“As a matter of fact, on Friday, we’re supposed to tour the new school,” said rising senior Melanie Thomas.
But hundreds of students are now facing the possibility that the new school won’t be opening anytime soon.
Last Wednesday, the Fluvanna County Board of Supervisors voted to set the tax rate at 59.81 cents per $100, instead of 68 cents, which school leaders had expected.
The vote altered the county’s budget and expectations for the school board. Now they scramble to find $1.4 million to cut from this year’s operating budget of $34.8 million.
“We don’t have that kind of money hidden anywhere,” argued Fluvanna school superintendent Gena Keller.
Keller believes the least costly solution would be to delay opening the new high school, which would save $900,000 dollars in moving costs associated with transitioning students.
The school board is also considering an option to close and consolidate up to three schools.
Keller believes cutting certain school programs, as suggested, is the worst solution to their deficit problems.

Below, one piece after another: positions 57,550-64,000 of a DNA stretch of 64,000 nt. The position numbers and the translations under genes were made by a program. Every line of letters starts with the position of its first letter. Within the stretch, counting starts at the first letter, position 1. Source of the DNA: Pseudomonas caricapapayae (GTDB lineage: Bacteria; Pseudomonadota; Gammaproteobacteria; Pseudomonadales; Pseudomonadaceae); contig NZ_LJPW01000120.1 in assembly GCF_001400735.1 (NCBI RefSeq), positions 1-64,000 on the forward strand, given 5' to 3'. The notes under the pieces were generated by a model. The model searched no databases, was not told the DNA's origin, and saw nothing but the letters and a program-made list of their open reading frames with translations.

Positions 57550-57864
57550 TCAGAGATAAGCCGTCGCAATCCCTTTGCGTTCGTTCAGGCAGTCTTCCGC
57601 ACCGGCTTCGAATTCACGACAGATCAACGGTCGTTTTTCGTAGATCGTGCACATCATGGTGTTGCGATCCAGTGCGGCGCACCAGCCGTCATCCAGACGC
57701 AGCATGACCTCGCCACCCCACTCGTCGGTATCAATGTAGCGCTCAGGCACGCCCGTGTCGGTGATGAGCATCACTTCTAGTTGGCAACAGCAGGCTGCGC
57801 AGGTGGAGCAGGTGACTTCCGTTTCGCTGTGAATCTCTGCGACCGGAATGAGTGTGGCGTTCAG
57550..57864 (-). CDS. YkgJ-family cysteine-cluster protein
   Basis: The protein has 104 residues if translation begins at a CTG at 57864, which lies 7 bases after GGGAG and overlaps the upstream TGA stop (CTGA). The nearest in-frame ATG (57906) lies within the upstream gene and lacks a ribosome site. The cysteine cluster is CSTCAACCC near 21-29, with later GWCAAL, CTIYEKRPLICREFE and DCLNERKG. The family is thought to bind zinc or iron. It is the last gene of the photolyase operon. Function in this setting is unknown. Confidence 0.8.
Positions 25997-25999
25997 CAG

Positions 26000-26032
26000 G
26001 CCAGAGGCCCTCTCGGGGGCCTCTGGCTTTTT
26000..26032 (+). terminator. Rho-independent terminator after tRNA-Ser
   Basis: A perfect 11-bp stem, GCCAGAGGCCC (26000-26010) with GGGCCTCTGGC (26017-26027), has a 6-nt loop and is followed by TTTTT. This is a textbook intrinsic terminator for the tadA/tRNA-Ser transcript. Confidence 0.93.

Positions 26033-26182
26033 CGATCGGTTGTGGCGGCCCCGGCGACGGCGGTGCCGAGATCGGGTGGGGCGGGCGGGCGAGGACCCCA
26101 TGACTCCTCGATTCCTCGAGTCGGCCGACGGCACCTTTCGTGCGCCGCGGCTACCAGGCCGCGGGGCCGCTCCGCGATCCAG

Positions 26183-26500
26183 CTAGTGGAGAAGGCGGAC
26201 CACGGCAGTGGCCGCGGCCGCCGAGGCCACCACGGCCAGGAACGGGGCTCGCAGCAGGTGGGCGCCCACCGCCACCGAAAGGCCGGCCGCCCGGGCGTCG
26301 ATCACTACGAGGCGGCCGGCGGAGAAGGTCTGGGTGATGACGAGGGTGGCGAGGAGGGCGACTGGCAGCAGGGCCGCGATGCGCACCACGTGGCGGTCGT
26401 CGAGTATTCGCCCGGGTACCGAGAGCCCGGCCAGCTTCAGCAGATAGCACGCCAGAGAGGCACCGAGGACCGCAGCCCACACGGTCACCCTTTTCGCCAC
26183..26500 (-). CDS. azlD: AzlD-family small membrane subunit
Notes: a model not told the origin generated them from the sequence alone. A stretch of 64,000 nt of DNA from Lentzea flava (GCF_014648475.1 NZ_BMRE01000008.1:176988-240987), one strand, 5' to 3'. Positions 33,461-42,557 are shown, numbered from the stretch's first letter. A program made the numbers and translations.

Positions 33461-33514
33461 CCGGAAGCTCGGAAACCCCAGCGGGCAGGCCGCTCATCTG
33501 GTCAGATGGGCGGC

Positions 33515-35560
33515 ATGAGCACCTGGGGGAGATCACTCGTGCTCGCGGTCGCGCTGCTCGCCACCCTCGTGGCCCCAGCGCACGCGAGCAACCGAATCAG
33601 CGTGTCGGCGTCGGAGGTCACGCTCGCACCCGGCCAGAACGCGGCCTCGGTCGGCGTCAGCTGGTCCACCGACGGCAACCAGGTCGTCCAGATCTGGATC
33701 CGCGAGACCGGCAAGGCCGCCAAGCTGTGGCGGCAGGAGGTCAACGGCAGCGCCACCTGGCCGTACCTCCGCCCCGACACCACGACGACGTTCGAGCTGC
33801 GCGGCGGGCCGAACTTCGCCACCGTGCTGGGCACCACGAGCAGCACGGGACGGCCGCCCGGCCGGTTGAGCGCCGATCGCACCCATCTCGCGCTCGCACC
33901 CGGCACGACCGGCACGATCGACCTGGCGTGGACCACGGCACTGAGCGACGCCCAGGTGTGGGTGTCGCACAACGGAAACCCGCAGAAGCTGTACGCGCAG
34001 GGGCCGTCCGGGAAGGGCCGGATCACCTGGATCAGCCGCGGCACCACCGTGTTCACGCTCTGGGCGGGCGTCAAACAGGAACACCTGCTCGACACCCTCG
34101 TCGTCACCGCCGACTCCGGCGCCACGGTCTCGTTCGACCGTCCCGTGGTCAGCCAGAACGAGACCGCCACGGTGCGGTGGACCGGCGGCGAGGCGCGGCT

The board is considering some proposals, including cutting middle school and junior varsity sports, pre-K and extended day educational programs.
“Athletic activities, pre-K, our alternative education program… touches a lot of children’s lives, it touches a lot of staff lives,” Keller said.
Fluvanna County Board of Supervisor’s Chairman Shaun Kenney believes the school board is trying to make political waves by threatening to postpone the school’s opening.
“I’m more than happy to pay whatever tax rate is necessary to fund a great education system where each and every dollar is focused on the classroom,” Kenney said. “We don’t have that in Fluvanna County.”
Kenney said financial experts, including auditors, have recommended that the school board make cuts by closing some administration buildings, some vehicles from its fleet and certain retirement programs.
“When you’re seeing retirees that are paid more for part-time work than current teachers that are being paid less for full-time work, when you have buildings which our consultants have said close and save so many dollars, those are the kinds of things the board of supervisors needs to see,” Kenney said.
While the school board plans to ask the board of supervisors to reconsider the budget, Kenny said it’s a done deal.
Some parents, including Lily Thomas, believe the financial situation could have been avoided if the county had not made the decision to build the new high school during such tough economic times.
“To me, the county is just not ready for it.” Thomas adds, “It’s not where you learn, it’s that you’re learning.”